Teens Have Sex. They Need Access to Contraceptives

More than half of U.S. teens have had sex by the time they’re seniors in high school. That’s the reality. And as much as abstinence-only fans might want to wish away those numbers, it’s likely going to stay the reality.

The good news is sexually active teens are making good choices. Nearly 9 out of 10 used contraceptives the last time they had sex. Adults, unfortunately, aren’t making equally good decisions.

It makes sense that if teens are sexually active, the health care providers that serve them most directly should provide contraceptives. And yet only half of school-based health centers do, thanks to prohibitive school, state and organizational guidelines.

First, a little about school-based health centers. As of a 2010-2011 census, there were 1,900 school-based health centers serving around 2 million young people each year. Patients at school-based health centers are primarily middle and high school students, especially students of color and students living in low-income families. For these vulnerable students, school-based health centers offer care when an off-site clinic isn’t an option. And a school-based health center may be these teens’ only avenue for seeking contraceptives.

Teen pregnancy is at an all-time low in the United States, due in large part to contraception. If we want that trend to continue, we need to ensure that all young people have easy, affordable access to contraceptives.

So why are only half of school-based health centers allowed to dispense them?

A lot of the pushback comes from those who claim providing contraceptives undermines parental consent or increases teens’ sexual activity.

A “parent advisory” on Family Watch International warns school-based health centers are trying to “propagandize and sexualize your children and violate parental rights.” And Human Life International cautions parents that “contraceptive measures to prevent pregnancy is in clear violation of the Church’s teaching.”

In actuality, evidence shows providing contraceptives to teens does not increase sexual activity, and 60 percent of school-based health centers allow parents to restrict access to certain services.

Young people are going to have sex. If we expect them to make the best, safest decisions they can, the adults in their lives need to ensure that they have access to the right tools. That includes providing contraceptives and information about how to use them properly.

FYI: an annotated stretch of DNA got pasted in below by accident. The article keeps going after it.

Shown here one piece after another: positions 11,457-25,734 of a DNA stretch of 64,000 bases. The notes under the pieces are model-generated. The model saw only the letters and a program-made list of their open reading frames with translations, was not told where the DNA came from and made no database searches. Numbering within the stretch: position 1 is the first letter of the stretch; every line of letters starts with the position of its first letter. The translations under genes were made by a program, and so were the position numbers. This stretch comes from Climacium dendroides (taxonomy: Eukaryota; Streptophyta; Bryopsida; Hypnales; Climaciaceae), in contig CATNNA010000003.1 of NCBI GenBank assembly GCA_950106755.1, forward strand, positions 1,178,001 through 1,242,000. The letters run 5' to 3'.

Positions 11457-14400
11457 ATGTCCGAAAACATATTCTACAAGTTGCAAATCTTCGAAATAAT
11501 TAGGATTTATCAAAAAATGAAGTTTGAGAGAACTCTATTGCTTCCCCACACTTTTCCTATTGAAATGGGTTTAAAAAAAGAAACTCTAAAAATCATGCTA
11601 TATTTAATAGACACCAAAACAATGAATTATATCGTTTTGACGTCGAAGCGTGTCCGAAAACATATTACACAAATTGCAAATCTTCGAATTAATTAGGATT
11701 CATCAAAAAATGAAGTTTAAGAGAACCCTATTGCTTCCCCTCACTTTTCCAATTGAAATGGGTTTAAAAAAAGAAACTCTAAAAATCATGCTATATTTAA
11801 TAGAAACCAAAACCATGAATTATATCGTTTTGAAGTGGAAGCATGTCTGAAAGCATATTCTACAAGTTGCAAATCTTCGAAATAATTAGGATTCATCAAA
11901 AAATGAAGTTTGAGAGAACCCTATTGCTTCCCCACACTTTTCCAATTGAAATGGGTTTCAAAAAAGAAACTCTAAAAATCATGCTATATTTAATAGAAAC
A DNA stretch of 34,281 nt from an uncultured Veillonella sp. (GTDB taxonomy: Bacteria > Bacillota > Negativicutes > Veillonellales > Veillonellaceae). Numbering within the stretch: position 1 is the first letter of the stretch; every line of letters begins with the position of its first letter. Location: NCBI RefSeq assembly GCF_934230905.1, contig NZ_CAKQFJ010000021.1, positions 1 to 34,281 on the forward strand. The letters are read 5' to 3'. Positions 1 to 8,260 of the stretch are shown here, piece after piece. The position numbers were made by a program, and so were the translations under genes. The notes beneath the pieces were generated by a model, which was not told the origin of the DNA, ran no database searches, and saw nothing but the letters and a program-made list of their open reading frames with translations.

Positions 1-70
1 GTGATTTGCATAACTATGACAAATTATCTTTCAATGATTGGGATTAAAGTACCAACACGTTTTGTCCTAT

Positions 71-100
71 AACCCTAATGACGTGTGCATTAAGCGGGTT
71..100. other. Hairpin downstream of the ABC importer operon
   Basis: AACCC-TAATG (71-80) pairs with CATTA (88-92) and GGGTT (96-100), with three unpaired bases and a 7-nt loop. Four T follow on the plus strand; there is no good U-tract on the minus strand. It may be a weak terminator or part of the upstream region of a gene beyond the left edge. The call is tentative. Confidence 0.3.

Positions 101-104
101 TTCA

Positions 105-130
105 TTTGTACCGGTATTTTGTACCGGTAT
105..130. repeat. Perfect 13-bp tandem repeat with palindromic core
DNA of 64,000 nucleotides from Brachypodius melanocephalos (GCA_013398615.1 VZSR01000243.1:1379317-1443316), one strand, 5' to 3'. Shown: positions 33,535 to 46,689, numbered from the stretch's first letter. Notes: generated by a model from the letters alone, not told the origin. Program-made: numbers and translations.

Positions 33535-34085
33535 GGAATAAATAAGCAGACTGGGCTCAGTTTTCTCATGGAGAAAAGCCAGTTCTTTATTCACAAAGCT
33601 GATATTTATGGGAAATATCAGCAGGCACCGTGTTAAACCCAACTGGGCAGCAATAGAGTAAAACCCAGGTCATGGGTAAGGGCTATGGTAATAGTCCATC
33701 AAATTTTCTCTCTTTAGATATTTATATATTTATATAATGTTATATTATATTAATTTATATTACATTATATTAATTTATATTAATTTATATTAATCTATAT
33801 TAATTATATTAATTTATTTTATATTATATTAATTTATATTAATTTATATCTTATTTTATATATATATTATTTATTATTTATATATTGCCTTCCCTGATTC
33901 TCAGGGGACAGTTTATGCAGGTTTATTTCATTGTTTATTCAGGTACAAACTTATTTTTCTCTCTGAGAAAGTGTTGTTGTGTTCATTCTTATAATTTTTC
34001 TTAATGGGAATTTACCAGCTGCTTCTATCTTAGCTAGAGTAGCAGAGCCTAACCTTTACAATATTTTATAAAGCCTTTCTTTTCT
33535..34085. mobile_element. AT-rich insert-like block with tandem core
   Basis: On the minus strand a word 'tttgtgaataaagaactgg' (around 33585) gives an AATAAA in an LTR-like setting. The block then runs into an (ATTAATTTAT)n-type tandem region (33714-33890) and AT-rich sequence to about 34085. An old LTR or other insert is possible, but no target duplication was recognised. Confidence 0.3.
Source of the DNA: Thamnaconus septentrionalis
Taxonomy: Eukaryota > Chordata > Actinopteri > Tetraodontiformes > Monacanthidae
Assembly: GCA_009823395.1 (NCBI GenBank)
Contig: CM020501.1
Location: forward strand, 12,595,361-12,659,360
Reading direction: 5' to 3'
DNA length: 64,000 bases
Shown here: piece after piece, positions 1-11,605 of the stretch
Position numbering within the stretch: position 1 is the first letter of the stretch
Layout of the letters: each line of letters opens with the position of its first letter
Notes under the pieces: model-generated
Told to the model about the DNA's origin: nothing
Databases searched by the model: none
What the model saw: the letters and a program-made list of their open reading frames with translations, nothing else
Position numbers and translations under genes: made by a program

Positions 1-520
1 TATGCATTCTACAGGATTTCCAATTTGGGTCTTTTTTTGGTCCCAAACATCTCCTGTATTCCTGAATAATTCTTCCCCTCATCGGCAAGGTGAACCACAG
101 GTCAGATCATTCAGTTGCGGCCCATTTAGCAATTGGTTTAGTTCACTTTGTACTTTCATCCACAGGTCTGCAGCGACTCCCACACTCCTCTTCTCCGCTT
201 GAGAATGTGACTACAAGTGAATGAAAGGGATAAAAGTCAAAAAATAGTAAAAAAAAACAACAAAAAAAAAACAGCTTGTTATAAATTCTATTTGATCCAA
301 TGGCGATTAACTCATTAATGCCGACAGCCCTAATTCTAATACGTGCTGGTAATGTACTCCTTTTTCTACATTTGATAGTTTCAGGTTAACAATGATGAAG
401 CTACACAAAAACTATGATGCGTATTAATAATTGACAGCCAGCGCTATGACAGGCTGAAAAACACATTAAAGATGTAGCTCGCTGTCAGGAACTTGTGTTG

Where better to offer these resources than in the school-based health center just down the hall from the classroom?

Image credit: bowdenimages/Getty Images

44 comments

Alea C
Alea C5 hours ago

Back again for butterfly points.

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Alea C
Alea C5 hours ago

Back again for butterfly points.

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Dr. Jan Hill
Dr. Jan H4 days ago

thanks

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Emma L
Emma L5 days ago

thank you

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Alea C
Alea C9 days ago

Birth control and abortions should be available, and free, to all women.

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Alea C
Alea C9 days ago

I miss my daily causes newsletter. I wish Care2 would fix their site and start posting new ones.

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Lesa D
Lesa D17 days ago

thank you Alice...

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David C
David C21 days ago

easy access and honest education...prevent STDs, prevent unwanted pregnancy

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Mia P
Mia P24 days ago

Thanks for sharing.

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Naomi D
Naomi Dreyer25 days ago

Children should have education about sex.

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